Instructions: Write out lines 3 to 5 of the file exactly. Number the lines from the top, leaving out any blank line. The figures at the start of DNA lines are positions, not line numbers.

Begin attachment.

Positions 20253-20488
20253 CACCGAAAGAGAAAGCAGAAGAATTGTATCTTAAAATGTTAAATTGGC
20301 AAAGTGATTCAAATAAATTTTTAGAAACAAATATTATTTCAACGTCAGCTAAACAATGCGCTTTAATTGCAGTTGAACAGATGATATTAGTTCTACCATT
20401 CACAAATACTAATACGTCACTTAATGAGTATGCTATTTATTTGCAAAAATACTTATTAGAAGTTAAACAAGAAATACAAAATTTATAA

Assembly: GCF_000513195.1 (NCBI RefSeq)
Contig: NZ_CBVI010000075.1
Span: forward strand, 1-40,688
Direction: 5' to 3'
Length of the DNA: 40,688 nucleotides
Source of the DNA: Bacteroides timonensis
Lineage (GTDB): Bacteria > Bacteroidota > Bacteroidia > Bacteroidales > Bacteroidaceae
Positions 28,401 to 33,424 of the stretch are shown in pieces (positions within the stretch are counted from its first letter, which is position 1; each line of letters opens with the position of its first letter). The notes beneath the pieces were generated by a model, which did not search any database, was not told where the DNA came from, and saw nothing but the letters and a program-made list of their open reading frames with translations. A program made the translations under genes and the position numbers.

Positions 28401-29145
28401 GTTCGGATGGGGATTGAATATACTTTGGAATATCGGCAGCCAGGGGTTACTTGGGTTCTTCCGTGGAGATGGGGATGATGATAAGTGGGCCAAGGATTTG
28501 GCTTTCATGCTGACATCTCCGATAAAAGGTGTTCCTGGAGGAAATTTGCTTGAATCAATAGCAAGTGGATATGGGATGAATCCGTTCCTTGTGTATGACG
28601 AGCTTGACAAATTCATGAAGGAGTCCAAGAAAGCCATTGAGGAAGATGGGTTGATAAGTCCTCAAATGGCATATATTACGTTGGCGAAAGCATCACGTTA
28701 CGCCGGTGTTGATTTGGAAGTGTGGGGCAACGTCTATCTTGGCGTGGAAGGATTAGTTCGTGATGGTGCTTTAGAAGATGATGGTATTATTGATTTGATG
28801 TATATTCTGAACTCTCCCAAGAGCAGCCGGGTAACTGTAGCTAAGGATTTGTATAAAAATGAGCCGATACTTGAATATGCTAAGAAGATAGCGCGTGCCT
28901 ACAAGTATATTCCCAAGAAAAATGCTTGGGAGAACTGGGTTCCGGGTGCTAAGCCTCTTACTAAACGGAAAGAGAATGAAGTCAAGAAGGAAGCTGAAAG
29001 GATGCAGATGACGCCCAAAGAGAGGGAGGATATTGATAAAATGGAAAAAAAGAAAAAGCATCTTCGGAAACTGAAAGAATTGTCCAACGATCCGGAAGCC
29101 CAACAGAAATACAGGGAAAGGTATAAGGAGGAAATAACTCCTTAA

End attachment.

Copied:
20301 AAAGTGATTCAAATAAATTTTTAGAAACAAATATTATTTCAACGTCAGCTAAACAATGCGCTTTAATTGCAGTTGAACAGATGATATTAGTTCTACCATT
20401 CACAAATACTAATACGTCACTTAATGAGTATGCTATTTATTTGCAAAAATACTTATTAGAAGTTAAACAAGAAATACAAAATTTATAA

Assembly: GCF_000513195.1 (NCBI RefSeq)